In light of the latest revelations courtesy of Edward Snowden — that the NSA snooped on Muslim Americans and snared way more regular people than terrorists — we thought we'd take a look at the weirdest NSA code names revealed by Snowden so far. We were helped by this handy rundown of every NSA program that's been unveiled in the past year by ProPublica.
On Wednesday, ProPublica noted on Facebook that while it had first posted its look at all of the NSA programs a week ago, it's had to update it twice thanks to revelations about new NSA programs, including a program used to monitor some prominent Muslim Americans, some of them who either worked for the U.S. government, never showed signs of being even remotely connected to extremists, or both. Meanwhile The Washington Post reported last week that nine of ten people who showed up in agency-intercepted online conversations included random people who weren't the targets of the NSA's surveillance.
That's all bad enough. But to add to the creepiness factor, the NSA often cloaks its programs in code names that appropriate words from mythology, cartoons, and games and apply them to real-life government snooping, like a bizarrely childish version of the usually intense-sounding CIA cryptonyms.
So here's a rundown of the seven weirdest NSA code names, according to a highly scientific (gut) analysis. Ranked from weird to weirder:
Gilgamesh was a king of Uruk, in what's now Iraq. He's also the star of the Epic of Gilgamesh, one of the oldest stories in existence. But at the NSA, the name Gilgamesh — clearly a nod to the project's geographic focus — means a system through which Predator drones home in on a cell phone's SIM card the agency believes belongs to a target, according to The Intercept.
As the drone circles, the device locates the SIM card or handset that the military believes is used by the target.
More like Gilgasketch, amirite?
2. Royal Concierge
This aptly-named program tracked "potential Diplomatic hotel reservations," according to Germany's Der Spiegel. Its existence was leaked by Snowden, but it was actually run by the British GCHQ. Like the rest of us, they probably wanted to know where Kate Middleton is staying in her travels abroad. (It more than likely targeted foreign diplomats, not Brits, actually.)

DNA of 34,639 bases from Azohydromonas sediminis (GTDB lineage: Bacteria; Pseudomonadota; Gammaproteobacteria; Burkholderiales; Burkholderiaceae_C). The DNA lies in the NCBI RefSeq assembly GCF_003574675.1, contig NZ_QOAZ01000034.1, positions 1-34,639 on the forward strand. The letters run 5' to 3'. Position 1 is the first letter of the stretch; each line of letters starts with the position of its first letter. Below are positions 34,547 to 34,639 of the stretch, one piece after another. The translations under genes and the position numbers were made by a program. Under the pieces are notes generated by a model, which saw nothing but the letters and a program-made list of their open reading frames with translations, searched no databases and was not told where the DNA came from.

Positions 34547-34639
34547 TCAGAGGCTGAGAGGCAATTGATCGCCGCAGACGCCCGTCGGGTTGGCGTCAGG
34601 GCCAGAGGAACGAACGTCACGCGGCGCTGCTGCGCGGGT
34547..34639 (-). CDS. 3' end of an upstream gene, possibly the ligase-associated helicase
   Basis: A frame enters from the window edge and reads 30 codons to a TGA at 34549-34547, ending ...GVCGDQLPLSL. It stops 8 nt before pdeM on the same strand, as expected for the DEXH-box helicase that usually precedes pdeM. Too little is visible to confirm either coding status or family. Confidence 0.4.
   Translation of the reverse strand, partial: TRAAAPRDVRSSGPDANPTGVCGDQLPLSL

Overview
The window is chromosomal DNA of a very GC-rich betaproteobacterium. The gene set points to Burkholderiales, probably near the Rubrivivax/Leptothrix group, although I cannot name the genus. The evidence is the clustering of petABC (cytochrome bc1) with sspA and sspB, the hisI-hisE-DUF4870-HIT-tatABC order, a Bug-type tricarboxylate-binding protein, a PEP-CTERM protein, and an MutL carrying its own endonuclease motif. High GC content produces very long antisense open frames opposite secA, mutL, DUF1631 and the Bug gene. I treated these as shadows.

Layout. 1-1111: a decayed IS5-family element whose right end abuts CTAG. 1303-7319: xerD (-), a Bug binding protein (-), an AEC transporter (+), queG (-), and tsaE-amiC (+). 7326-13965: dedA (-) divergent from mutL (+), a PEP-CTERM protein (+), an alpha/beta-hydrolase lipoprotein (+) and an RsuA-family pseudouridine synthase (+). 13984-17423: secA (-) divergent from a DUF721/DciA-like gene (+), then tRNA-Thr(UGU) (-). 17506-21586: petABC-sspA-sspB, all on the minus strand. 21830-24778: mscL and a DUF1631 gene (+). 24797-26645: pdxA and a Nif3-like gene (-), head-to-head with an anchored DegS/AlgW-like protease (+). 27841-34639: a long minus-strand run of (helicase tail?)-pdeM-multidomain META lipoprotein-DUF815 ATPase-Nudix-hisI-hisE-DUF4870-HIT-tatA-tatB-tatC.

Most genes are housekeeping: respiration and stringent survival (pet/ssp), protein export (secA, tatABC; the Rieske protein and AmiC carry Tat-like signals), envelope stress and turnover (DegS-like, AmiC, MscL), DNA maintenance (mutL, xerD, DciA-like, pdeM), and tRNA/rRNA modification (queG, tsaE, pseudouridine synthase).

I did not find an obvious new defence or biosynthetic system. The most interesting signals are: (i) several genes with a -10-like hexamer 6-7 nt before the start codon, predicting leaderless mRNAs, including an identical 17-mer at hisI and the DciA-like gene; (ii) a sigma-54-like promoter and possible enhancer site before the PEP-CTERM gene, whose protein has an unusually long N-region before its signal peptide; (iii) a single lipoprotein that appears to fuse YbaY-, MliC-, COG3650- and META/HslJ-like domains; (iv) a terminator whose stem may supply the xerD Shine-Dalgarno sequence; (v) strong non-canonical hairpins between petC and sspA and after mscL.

From the paper:
The top secret program carries the codename "Royal Concierge," and has a logo showing a penguin wearing a crown, a purple cape and holding a wand. The penguin is apparently meant to symbolize the black and white uniform worn by staff at luxury hotels.
Really, GCHQ? A penguin?
3. Angry Birds
Speaking of birds, here's another fun NSA code name that hides its creepy purpose. The program looked for vulnerabilities in "leaky," insecure apps that would allow a third party access into a smartphone. Another name for a similar program? Candy Crush.
This one allowed the NSA to get in the middle of a server's communication with a client, according to The Intercept. It could be used on specific people or to attack many people with malware, the site reported.
5. Squeaky Dolphin
This oddly-named program is one of the more alarming on the list because it directly targets social media accounts. The Squeaky Dolphin is actually a "real-time user and data collection initiative that monitors YouTube views, Facebook likes and Blogspot or Blogger visits for analysis," BGR reports.
6. The Smurfs
NoseySmurf, TrackerSmurf, DreamySmurf, and ParanoidSmurf are the kinds of specific phone hacking programs Snowden talked about in his recent interview with Brian Williams. The programs help the NSA get inside cell phones and do things like turn on the microphone to overhear their owners' conversations, ProPublica and The Guardian say. They can also manipulate the phone's use of battery power and track the phone's location.
These two programs work to track down people who are going out of their way to avoid being tracked using Tor programs. (Tor is supposed to prevent outsiders from tracking your browser activity.) No word on why they're named after ungulates with personality deficits.
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